Indian birds - Picture of Great thick-knee - Esacus recurvirostris by Swardeepak

Indian birds - Image of Great thick-knee - Esacus recurvirostris
Birds of India - Photo of Great thick-knee - Esacus recurvirostris by Thimindu

Origin, geographical range and distribution

The great thick-knee species are distributed in southeast Iran, Pakistan, India, Nepal, Bangladesh, Sri Lanka, Myanmar, southern China (Yunnan and Hainan), northern Thailand, northeast Cambodia, Laos and northern Vietnam.

In India, these Great thick-knee species are distributed in the states of Gujarat, Rajasthan, Punjab, Jammu and Kashmir, Haryana, Himachal Pradesh, Uttarakhand, Uttar Pradesh, Bihar, West Bengal, Odisha, Madhya Pradesh, Maharashtra, Telangana, Andhra Pradesh, Karnataka, Tamil Nadu, Kerala, Assam, Meghalaya and Manipur.

The Important Bird and Biodiversity Areas (IBA) of these great thick-knee species in Iran are, Khouran Straits, Bahu Kalat (Gandu) Protected Area, Khor Jask, Chahbahar Bay, Hormoz island and Khor Konarak.

Ecosystem and habitat

These great thick-knee species do not normally occur in forests. These species occur in altitudes from 0 to 100 meters.

The natural ecosystems of these thick-knee species include tropical and subtropical dry grasslands, estuaries, intertidal rocky, sandy and shingle shoreline, intertidal mudflats, riverbed shingle and rocks, freshwater lakes, rivers, streams and creeks.

Diet and feeding behavior

The diet of these thick-knee species is mostly invertebrates. Large insects, crustaceans and other invertebrates are their primary food. The long massive bill is used to detect and dig up prey.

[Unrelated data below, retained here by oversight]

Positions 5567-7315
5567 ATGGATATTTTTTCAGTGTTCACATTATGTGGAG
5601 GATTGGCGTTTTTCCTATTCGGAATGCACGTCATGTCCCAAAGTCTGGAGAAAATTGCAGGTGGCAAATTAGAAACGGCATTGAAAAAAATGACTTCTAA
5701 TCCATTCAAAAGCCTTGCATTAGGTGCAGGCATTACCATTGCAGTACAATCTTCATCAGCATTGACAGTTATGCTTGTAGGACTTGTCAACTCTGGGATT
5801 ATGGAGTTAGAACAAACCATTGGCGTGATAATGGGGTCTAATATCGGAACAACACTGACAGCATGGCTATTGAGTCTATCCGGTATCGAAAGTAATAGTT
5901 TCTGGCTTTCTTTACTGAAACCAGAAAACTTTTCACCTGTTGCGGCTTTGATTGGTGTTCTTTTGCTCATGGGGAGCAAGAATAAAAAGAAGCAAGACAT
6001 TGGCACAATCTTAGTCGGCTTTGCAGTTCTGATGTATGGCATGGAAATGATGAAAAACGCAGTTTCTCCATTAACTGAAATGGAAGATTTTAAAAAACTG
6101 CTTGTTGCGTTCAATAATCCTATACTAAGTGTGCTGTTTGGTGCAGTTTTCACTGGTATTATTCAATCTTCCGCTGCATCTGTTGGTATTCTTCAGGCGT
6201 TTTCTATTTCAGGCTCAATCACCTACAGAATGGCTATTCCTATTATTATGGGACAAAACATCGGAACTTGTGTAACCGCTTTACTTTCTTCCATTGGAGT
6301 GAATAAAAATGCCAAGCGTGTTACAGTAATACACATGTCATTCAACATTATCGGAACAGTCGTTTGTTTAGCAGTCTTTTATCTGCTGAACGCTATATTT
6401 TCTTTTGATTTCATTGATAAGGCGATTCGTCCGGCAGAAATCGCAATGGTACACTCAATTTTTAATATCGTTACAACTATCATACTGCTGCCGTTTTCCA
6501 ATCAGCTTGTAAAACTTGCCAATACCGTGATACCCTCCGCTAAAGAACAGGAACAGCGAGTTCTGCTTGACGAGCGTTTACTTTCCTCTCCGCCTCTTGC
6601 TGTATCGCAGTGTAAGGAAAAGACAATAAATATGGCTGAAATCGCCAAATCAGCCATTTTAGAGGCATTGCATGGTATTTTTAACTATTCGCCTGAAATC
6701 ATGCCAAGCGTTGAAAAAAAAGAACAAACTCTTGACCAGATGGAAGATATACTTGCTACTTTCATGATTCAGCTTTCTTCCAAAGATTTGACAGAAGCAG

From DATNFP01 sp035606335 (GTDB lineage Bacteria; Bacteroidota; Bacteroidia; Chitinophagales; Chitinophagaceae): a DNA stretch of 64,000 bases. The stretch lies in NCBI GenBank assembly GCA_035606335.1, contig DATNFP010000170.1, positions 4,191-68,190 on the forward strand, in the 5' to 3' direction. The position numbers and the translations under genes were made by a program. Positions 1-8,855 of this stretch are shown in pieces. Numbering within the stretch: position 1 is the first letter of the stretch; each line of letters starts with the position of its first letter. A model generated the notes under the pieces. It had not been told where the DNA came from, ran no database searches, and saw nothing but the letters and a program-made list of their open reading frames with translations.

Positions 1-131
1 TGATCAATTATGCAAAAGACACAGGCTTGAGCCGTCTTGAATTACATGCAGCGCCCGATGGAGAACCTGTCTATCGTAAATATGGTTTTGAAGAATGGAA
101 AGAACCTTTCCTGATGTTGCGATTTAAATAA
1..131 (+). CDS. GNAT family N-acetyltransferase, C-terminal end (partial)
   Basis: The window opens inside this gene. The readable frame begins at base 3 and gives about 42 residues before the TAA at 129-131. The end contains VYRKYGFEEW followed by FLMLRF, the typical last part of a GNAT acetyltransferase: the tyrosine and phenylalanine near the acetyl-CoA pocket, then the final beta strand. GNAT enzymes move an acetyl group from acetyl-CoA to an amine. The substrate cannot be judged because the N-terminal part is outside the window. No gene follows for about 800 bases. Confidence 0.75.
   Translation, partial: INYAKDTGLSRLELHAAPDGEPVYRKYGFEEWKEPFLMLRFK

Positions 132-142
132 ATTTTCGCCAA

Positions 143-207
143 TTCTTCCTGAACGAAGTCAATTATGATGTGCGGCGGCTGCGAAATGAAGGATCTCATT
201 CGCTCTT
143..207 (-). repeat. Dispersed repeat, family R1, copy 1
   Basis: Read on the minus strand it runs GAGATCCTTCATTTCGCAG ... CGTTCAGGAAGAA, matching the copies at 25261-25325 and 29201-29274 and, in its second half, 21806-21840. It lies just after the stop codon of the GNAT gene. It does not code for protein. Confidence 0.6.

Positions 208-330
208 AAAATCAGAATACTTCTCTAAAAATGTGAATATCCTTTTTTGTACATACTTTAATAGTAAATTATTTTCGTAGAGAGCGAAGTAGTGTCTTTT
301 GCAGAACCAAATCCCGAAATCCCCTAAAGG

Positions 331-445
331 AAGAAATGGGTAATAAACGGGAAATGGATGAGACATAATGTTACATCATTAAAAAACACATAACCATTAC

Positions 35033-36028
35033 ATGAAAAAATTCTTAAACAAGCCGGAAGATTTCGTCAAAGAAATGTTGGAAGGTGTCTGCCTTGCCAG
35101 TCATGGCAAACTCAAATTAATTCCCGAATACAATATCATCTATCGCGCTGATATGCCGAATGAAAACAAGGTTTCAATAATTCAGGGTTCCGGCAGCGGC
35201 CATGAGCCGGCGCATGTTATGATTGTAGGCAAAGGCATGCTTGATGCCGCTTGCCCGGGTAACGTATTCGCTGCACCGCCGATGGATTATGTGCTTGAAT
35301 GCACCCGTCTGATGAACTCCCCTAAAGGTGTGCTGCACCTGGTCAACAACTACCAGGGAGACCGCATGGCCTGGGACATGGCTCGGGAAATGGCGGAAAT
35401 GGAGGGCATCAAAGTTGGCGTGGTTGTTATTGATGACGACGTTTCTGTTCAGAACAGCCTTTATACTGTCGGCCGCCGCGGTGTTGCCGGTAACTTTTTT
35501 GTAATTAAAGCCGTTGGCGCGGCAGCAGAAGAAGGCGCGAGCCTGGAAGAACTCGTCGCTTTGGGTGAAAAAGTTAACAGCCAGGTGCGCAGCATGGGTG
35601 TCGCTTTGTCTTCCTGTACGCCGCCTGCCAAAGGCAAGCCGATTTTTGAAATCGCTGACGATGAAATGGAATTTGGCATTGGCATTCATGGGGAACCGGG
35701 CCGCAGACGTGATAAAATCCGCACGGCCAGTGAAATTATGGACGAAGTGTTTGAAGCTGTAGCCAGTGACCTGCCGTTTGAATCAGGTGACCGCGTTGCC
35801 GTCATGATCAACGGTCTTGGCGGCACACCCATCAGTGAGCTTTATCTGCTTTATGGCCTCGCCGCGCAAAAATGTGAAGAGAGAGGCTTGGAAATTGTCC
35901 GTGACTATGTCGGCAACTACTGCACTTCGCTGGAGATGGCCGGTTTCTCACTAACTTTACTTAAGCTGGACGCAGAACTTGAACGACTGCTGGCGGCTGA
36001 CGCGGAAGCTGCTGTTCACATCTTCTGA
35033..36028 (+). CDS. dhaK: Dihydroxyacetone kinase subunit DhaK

Reproduction and breeding habits

The breeding season of these great thick-knee species is from February to July in India. The breeding season is from March to June in Pakistan. The laying season is mainly from April to July in Sri Lanka.

The breeding sites are located on riverine shingle and pebble beds. The nest is a bare scrape. The typical thick-knee clutch contains a single egg.

Migration and movement patterns

The great thick-knee species are generally non-migrant resident birds.

The rise in water levels in rivers and lakes may force the thick-knees to move to a safer place. Post breeding, the juveniles may disperse and establish in new locations within the range. They may make local movements for feeding and breeding within their range.

Conservation and survival

The global population size of the great thick-knee (Esacus recurvirostris) is estimated to number about 1,000 to 25,000 individual birds. The overall population trend of these thick-knee species is reported to be decreasing. Throughout its range it is reported to be rare to locally common. The generation length is 10.5 years. Its distribution size is about 10,500,000 sq.km.